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University of Iowa News Release

 

Oct. 17, 2008

UI Museum of Art exhibition explores art and human rights

Many artists have documented their beliefs about human rights abuses in Iraq. Painter and printmaker Daniel Heyman got to go one step further when he was invited to travel to the Middle East and witness interviews with former Iraqi detainees.

Drawing on his first-hand experiences, Heyman created portraits of more than 25 released prisoners of all ages, occupations and backgrounds. A selection of these works will be on view Nov. 1, 2008 to Jan. 4, 2009 in the free, public exhibition "Eye Witness: Daniel Heyman's Portraits of Iraqi Torture Victims," presented by the University of Iowa Museum of Art (UIMA) in the Old Capitol Museum's Hanson Family Humanities Gallery. The exhibition was organized by UIMA Chief Curator Kathleen A. Edwards.

"Eye Witness" is the first public exhibition organized by the Museum of Art since the flood forced evacuation and closure of the UIMA building in June.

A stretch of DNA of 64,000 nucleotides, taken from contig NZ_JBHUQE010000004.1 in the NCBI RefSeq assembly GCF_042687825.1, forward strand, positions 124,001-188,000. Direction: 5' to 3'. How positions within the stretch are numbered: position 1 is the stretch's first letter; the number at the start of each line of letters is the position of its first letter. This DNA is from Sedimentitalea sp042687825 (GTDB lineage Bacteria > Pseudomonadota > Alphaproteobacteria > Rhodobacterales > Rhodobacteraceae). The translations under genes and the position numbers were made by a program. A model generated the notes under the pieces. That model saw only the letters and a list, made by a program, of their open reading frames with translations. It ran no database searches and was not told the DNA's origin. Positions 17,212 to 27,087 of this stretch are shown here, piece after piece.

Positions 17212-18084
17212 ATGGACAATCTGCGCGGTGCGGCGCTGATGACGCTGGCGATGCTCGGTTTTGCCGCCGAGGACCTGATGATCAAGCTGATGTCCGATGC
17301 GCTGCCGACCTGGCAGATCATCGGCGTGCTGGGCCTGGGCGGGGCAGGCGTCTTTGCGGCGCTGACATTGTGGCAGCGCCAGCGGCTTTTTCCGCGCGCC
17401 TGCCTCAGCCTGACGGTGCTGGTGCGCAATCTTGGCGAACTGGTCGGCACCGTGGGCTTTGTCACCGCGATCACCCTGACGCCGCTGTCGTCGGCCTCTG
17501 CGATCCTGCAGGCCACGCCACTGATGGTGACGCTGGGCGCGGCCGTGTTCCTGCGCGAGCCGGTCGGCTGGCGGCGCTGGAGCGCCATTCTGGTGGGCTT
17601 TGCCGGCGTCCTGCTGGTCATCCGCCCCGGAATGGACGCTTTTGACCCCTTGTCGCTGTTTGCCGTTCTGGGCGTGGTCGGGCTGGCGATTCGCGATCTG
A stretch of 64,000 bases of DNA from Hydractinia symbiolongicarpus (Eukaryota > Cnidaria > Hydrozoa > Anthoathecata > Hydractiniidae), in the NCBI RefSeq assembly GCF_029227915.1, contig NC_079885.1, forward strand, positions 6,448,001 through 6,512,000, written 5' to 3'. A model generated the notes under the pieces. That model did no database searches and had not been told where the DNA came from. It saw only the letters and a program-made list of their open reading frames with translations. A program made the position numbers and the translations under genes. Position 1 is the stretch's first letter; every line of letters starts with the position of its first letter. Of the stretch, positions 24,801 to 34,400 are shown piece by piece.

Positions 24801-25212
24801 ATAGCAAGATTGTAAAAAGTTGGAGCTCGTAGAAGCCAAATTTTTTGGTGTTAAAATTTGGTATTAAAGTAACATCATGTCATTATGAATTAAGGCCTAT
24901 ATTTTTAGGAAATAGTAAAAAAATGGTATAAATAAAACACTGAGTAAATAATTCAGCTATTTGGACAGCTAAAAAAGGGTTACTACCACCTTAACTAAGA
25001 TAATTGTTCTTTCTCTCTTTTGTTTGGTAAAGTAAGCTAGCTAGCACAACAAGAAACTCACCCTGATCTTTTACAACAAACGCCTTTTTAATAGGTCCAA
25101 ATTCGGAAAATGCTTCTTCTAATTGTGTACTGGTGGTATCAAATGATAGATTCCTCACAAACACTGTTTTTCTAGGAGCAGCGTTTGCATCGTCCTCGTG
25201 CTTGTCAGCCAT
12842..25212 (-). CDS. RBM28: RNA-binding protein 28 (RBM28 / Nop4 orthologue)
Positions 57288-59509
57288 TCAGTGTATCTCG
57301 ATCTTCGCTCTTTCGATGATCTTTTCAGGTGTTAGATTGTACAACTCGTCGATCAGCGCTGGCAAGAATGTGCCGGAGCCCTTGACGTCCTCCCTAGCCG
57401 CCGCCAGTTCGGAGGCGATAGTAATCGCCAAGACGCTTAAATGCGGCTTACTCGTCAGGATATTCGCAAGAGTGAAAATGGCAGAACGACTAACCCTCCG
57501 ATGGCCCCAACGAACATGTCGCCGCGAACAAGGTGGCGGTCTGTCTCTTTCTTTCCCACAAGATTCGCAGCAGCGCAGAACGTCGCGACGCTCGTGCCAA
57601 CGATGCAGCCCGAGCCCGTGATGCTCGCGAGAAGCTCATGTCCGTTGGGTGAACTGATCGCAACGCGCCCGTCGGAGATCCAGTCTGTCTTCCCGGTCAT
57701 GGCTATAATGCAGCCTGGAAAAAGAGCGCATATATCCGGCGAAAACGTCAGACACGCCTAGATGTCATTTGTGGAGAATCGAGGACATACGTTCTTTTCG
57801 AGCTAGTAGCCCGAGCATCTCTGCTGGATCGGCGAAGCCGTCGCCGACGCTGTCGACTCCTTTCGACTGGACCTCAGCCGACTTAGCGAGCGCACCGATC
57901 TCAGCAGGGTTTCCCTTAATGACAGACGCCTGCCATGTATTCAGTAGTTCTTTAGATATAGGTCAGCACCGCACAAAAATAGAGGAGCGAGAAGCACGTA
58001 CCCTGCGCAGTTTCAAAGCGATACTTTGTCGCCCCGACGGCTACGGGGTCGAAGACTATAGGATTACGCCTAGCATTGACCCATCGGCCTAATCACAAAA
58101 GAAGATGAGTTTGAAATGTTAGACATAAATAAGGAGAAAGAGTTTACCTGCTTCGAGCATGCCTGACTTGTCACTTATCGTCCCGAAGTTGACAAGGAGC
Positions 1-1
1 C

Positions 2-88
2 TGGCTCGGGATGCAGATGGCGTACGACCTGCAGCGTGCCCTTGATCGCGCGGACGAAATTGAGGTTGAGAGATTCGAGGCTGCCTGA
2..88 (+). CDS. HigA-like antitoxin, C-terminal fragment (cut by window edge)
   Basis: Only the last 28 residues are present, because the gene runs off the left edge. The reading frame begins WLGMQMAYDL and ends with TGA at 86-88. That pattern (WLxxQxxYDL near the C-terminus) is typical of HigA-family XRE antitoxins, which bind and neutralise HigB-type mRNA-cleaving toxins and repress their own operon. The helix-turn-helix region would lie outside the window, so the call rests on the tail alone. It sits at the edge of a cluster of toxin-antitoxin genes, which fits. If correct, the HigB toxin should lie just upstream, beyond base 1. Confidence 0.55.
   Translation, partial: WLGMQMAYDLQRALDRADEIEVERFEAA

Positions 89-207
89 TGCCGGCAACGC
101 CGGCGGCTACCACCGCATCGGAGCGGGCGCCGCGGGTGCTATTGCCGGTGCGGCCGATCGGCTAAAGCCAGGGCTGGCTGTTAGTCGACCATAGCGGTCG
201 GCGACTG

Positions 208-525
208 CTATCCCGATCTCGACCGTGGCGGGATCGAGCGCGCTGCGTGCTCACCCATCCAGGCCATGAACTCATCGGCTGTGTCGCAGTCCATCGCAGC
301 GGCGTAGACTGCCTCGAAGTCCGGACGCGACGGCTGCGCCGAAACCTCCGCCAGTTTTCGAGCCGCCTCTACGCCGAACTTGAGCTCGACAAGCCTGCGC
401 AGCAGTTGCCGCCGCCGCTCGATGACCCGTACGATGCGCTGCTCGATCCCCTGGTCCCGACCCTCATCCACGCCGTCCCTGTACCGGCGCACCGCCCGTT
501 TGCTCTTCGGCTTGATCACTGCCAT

"We are doing everything possible to fulfill our educational mission while we are without a permanent building, and part of that mission is presenting high-quality art exhibitions," said UIMA Interim Director Pamela White. "We're delighted that we've been able to collaborate with others on campus to make this exhibition happen."

"Eye Witness" will include the eight-print drypoint etching series "The Amman Portfolio," recently purchased by the UIMA with funds donated by Julie and Carl Schweser, as well as two large watercolor accordion books and five gouache paintings.

Heyman said his goal in traveling to the Middle East was to "reclaim for the victims of torture their right to describe what happened in their own words."